This method assigns equal weights to all components. This would be most useful when the returns across all interested assets are purely random and we have no views.

def equal_weighted_portfolio(w, V):''' The equal weighted portfolio returns equal weights to each of the portfolio components'''return [1.0/len(w)]*len(w)

We’ll see the returns of an equal-weighted portfolio comprising of the sectoral indices below.

The annualized return is 13.3% and the annualized risk is 21.7%

Risk parity represents a sophisticated portfolio approach frequently employed by hedge funds and seasoned investors. It relies on intricate quantitative methodologies, setting it apart from simpler allocation strategies by offering more advanced allocation techniques. The primary objective of risk parity investing is to attain the optimal level of return commensurate with a specified risk threshold.

Traditional allocation methods, exemplified by the 60%/40% stocks-bonds portfolio, rely on Modern Portfolio Theory (MPT). MPT establishes a conventional framework for diversification within an investment portfolio, aiming to maximize expected returns while maintaining a predetermined risk level. In these simplified MPT strategies, when comprising only stocks and bonds, equity allocations typically lean towards a heavier weighting for investors seeking higher risk exposure. Conversely, risk-averse investors opt for a greater allocation to bonds to preserve capital.

In contrast, risk parity strategies offer a broader toolkit, incorporating leverage, alternative diversification, and even short selling in portfolios and funds. Under this approach, portfolio managers have the flexibility to select any combination of assets. Yet, rather than deriving allocations to various asset classes to achieve an ideal risk target, risk parity strategies center their investments on the optimal risk threshold level. This objective is frequently attained by employing leverage to evenly distribute risk across diverse asset classes in accordance with the specified risk threshold.

The risk contribution of each asset is equal. This method gained popularity after the 2008 crisis. Risk parity works best in a world where the Sharpe ratios between all asset classes are the same (and consequently equal risk contribution would contribute equal returns).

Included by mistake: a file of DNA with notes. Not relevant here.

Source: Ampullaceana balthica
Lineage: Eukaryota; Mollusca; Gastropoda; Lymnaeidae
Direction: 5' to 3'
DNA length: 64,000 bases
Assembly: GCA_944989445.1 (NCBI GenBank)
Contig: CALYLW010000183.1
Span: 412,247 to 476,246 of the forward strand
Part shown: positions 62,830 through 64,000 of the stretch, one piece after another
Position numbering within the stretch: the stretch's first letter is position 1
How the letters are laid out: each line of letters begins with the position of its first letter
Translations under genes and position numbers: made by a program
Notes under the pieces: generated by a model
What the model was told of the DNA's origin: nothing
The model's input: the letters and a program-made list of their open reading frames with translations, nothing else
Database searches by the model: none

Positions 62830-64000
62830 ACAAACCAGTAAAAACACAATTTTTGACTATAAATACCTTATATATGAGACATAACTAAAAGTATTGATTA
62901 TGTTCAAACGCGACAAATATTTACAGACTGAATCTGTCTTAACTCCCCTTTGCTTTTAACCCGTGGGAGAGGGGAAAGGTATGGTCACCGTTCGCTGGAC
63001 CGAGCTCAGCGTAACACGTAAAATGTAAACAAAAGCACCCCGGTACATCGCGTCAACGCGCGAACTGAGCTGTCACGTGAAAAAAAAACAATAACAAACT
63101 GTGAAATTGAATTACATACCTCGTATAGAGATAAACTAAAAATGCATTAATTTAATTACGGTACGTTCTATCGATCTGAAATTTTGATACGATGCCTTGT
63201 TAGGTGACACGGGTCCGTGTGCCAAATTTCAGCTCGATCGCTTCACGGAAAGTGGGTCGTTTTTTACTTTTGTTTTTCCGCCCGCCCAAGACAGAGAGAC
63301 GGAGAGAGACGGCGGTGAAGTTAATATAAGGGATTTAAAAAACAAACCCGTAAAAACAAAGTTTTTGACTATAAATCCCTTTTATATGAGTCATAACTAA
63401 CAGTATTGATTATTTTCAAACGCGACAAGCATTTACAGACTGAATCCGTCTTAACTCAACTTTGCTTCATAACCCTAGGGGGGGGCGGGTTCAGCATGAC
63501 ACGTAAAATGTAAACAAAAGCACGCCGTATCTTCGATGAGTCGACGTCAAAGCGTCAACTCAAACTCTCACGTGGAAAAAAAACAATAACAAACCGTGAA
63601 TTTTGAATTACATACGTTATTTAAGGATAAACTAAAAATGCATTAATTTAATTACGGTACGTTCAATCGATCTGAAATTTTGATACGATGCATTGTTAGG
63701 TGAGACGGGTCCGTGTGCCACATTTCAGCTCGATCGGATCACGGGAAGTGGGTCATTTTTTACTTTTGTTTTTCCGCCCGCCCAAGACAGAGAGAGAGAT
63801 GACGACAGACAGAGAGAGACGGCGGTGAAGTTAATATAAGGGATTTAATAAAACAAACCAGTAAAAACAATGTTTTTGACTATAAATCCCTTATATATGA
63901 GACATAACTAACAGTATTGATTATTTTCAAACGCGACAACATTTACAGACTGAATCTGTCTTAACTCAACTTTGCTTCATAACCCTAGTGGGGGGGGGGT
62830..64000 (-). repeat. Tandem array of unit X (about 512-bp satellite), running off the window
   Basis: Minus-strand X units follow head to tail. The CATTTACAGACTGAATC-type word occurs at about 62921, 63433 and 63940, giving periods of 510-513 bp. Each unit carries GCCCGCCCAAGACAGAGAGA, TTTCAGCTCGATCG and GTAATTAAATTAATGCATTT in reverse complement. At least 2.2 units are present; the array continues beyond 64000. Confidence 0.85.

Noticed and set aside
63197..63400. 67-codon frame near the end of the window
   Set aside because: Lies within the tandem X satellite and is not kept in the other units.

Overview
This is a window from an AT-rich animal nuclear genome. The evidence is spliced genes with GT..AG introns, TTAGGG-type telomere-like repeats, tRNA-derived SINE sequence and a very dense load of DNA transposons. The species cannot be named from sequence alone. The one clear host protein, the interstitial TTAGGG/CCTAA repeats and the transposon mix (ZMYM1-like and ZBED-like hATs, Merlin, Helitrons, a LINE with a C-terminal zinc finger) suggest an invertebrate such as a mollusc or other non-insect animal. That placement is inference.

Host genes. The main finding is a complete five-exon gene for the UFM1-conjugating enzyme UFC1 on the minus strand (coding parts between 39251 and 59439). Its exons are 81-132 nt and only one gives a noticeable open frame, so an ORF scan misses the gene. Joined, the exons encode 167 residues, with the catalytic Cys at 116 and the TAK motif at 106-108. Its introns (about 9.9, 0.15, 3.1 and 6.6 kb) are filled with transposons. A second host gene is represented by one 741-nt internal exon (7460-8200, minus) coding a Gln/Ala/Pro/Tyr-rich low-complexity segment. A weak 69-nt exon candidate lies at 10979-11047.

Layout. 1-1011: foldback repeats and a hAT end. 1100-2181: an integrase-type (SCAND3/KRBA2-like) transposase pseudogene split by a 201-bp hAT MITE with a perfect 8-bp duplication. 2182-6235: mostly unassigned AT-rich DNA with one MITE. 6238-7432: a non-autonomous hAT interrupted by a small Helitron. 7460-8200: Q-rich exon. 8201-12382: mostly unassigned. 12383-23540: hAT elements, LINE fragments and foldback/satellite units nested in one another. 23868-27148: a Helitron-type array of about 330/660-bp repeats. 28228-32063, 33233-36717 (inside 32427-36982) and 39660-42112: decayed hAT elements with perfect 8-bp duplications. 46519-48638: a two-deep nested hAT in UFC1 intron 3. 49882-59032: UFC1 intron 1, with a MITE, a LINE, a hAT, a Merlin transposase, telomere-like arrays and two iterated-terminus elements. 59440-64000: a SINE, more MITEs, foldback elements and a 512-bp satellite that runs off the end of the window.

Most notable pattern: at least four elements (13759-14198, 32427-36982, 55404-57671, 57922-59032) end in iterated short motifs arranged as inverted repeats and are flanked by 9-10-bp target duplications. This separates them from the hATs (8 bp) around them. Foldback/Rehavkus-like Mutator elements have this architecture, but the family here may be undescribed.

**The weights are a solution to the optimization equation -**

Where, w is the weight, ∑ is the covariance matrix and n is the number of assets

def risk_parity(w, V): def calculate_portfolio_variance(w,V):# function that calculates portfolio riskw = np.matrix(w) return (w*V*w.T)[0,0] def calculate_risk_contribution(w,V):# function that calculates asset contribution to total riskw = np.matrix(w) sigma = np.sqrt(calculate_portfolio_variance(w,V))# Marginal Risk ContributionMRC = V*w.T# Risk ContributionRC = np.multiply(MRC,w.T)/sigma return RC def risk_budget_objective(x,pars):# calculate portfolio riskV = pars[0]# covariance tablex_t = pars[1]# risk target in percent of portfolio risksig_p = np.sqrt(calculate_portfolio_variance(x,V))# portfolio sigmarisk_target = np.asmatrix(np.multiply(sig_p,x_t)) asset_RC = calculate_risk_contribution(x,V) J = sum(np.square(asset_RC-risk_target.T))[0,0]# sum of squared errorreturn J def total_weight_constraint(x): return np.sum(x)-1.0 w0 = x_t = [1.0/len(w)]*len(w) cons = ({'type': 'eq', 'fun': total_weight_constraint}) res= minimize(risk_budget_objective, w0, args=[V,x_t], method='SLSQP',constraints=cons, options={'disp': True}) return np.asmatrix(res.x)

The annualized return is 13.40% and the annualized risk is 24.7%. We can see that low volatility sector like FMCG get higher weight and high-risk sectors like PSU Bank get lower weight.

This method minimizes the portfolio’s volatility. This would work best when the returns are not proportional to risk and lowering risk does not lead to lower returns as well.

**The weights are a solution to the equation,**

Where, w is the weight, ∑ is the covariance matrix

def minimum_variance(w0, V): def calculate_portfolio_var(w, pars):# function that calculates portfolio riskV = pars# covariance tablew = np.matrix(w) return (w * V * w.T)[0, 0] def total_weight_constraint(x): return np.sum(x) - 1.0 cons = ({'type': 'eq', 'fun': total_weight_constraint}) res = minimize(calculate_portfolio_var, w0, args=V, method='SLSQP', constraints=cons, options={ 'disp': False}) return np.asmatrix(res.x)